traces of the past

The Spectacle of the Roman Baths

It’s the strangest feeling to be surrounded by senators and looking down on Roman baths, and probably the only time I’ll be in the company of Julius Caesar, Hadrian and Constantine the Great, simultaneously.

Aquae Sulis was the Roman name for Bath, named for the waters of the goddess Sulis.  This natural phenomenon has caused 240,000 gallons of hot water, at 46C, to rise on this spot daily for thousands of years.  Spa water has been used for curative purposes for 2,000 years, originally involving bathing, and then in the form of drinking water from the late 17th century. This Walkthrough will take you step by step through the complex.

The Roman Baths are below modern street level and comprise the Sacred Spring, Roman Temple and Bath House, with finds from the baths carefully preserved and displayed in the museum.  After the ‘Friends, Romans, countrymen…’ moment on the imposing terrace you descend stairs to the interior, glimpsing the Sacred Spring through glass windows.

The Romans identified Sulis with their goddess Minerva.  It is likely that her gilt bronze statue would have stood within her temple, beside the Sacred Spring, and may well date back to the first century AD.  Gilt bronze sculptures are very rare finds in Roman Britain.  This head has six layers of gilding, two by a process known as fire gilding and the later four applied as gold leaf.

The Temple pediment and Gorgon’s Head is likely to date from the same period.  It would have been supported by four large, fluted columns. Another fascinating detail of Roman life are the 130 curse tablets, which would have been rolled up and thrown into the Spring.  They were petitioning the goddess for justice or revenge for petty crimes, including theft of their possessions from the baths.

Every effort has been made to turn the Roman Baths into a Spectacle .  Animated projections bring to life the cold plunge pool and the heated rooms.  Evidence of the hypocaust system the Romans used is clearly visible in this amazing subterranean world.

The spa waters contain 43 minerals, and are said to have a distinctive taste.  You can sample them from a fountain in the west baths, or from the Georgian Pump House, next door.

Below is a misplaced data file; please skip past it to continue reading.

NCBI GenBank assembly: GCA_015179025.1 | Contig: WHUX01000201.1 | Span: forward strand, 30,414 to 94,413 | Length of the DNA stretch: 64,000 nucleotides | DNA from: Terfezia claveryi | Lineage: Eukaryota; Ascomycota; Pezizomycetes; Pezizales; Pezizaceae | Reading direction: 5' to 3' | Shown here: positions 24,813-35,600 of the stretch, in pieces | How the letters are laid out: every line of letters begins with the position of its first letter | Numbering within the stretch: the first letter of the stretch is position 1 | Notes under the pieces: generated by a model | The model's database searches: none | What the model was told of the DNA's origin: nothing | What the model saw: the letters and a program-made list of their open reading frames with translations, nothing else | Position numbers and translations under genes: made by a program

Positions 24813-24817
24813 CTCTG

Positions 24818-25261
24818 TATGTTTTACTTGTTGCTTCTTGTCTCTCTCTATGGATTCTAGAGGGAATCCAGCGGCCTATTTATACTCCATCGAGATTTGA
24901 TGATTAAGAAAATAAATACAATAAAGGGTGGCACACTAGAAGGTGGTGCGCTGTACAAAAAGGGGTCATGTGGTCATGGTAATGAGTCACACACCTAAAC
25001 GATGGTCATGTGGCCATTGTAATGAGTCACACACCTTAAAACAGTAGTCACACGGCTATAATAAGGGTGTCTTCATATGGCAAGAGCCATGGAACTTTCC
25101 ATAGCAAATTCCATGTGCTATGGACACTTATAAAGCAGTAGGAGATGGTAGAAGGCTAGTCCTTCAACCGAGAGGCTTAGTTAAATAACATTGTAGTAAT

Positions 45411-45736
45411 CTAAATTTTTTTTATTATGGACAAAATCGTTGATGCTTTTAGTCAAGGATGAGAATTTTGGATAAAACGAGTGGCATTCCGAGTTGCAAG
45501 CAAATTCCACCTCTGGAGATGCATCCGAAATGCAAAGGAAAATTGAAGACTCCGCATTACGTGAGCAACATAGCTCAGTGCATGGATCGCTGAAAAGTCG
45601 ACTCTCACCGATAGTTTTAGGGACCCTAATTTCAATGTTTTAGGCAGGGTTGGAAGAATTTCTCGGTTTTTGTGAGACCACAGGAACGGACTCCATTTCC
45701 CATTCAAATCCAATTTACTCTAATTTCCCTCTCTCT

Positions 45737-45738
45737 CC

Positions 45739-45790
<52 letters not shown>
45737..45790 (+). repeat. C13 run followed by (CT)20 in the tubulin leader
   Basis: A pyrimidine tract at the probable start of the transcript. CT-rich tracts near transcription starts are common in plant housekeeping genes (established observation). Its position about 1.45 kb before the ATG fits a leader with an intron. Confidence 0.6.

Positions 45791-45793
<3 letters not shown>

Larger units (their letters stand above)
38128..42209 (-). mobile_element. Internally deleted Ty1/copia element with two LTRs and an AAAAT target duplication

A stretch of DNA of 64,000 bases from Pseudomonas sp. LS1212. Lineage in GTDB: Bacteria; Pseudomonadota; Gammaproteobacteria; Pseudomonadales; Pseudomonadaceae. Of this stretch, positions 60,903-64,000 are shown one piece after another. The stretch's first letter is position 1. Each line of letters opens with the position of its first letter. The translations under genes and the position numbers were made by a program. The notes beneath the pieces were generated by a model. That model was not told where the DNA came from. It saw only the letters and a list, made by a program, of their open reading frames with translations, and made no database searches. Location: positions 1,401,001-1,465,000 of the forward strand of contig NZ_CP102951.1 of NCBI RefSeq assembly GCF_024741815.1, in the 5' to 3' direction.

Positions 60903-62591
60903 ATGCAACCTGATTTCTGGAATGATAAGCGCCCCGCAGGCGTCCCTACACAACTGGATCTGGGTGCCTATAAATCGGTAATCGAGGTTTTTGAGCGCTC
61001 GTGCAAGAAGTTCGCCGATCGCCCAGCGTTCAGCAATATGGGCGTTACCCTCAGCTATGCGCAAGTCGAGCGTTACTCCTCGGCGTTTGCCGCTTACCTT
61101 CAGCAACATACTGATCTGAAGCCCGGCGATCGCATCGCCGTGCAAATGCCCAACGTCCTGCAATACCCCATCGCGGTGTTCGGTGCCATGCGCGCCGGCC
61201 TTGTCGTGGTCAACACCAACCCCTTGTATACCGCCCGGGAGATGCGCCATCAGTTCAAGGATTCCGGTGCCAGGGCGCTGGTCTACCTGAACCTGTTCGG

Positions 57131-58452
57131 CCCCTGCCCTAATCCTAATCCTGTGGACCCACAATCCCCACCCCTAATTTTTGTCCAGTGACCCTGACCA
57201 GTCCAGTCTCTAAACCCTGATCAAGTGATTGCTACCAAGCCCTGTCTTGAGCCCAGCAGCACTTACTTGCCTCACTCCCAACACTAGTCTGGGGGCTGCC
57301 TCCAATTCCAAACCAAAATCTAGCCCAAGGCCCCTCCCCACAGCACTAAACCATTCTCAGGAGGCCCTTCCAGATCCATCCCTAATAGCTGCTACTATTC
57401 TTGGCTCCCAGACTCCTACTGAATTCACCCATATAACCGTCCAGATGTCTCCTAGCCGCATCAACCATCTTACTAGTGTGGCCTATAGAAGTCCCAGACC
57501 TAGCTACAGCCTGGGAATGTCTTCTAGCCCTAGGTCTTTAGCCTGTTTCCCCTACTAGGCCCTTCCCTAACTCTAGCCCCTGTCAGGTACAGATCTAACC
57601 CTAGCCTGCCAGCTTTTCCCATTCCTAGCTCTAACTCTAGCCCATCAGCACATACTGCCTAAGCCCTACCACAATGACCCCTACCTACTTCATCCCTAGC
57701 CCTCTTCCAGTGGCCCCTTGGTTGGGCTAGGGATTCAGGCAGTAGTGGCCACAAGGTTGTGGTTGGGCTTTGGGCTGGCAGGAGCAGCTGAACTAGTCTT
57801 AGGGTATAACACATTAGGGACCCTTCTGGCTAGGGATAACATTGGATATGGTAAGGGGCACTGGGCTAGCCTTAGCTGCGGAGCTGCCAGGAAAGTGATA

Pop over and see Debbie’s extraordinary owl, and don’t forget that Thursday’s Special.  This week Paula weaves her magic on Venice.

Six word Saturday

You can’t beat a good castle!

No, you haven’t done something funny to the screen!  This is Beaumaris Castle, in black and white.  I rather like it, but then, I liked the original too. I’m a bit vain like that!  It’s just that I desperately wanted to join in Paula’s Black and White Sunday, Traces of the Past and I’m running out of time.

So I’ve combined it with Debbie’s Six Word Saturday.  I’m sure Debs won’t mind.  She knows I can’t count.  Just as Paula knows I can’t resist a little bit of colour.  Doesn’t the castle have a stunning outlook?  The geology of Anglesey is fascinating too.

Enjoy your Easter weekend!

Jo’s Monday walk : Finchale Priory

The ruins of Finchale Priory

The ruins of Finchale Priory

My walk this week, much nearer home, takes me along the banks of the River Wear, four miles from the city of Durham.  I hear that a heatwave is forecast and you might be glad of a little shade.  I was dodging showers on my walk, so the trees proved extremely useful.

The Grade 1 listed ruins of Finchale Priory began life in the 13th century as a Benedictine priory. Today they are managed by English Heritage.  The only details I could glean from their page are that the Priory was founded on the site of a retired pirate’s hermitage (!) and was later used as a holiday retreat for monks from Durham Cathedral.

The approach is through peaceful countryside, covered in rapeseed early in the season

The approach is through peaceful countryside, covered in rapeseed early in the season

The clouds are a little menacing so we need to be quick!

The clouds are a little menacing, so we need to be quick!

We might just make it!

We might just make it!

St. Godric of Finchale was an English hermit, merchant and medieval saint who was born in Norfolk.  After many pilgrimages around the Mediterranean, he spent the last 60 years of his life as a hermit in these idyllic surrounds.  To find that same peace and serenity you need to visit out of season, as today a caravan park adjoins the site.

As so often, I turn to Wikipedia for my knowledge.  For instance, I had no clear idea what a piscina might be, though I was assured that there was a double one on the south wall.  It’s a shallow basin, placed near the altar of a church, used for washing the communion vessels. Hunting through my photos, I discover that I have some evidence.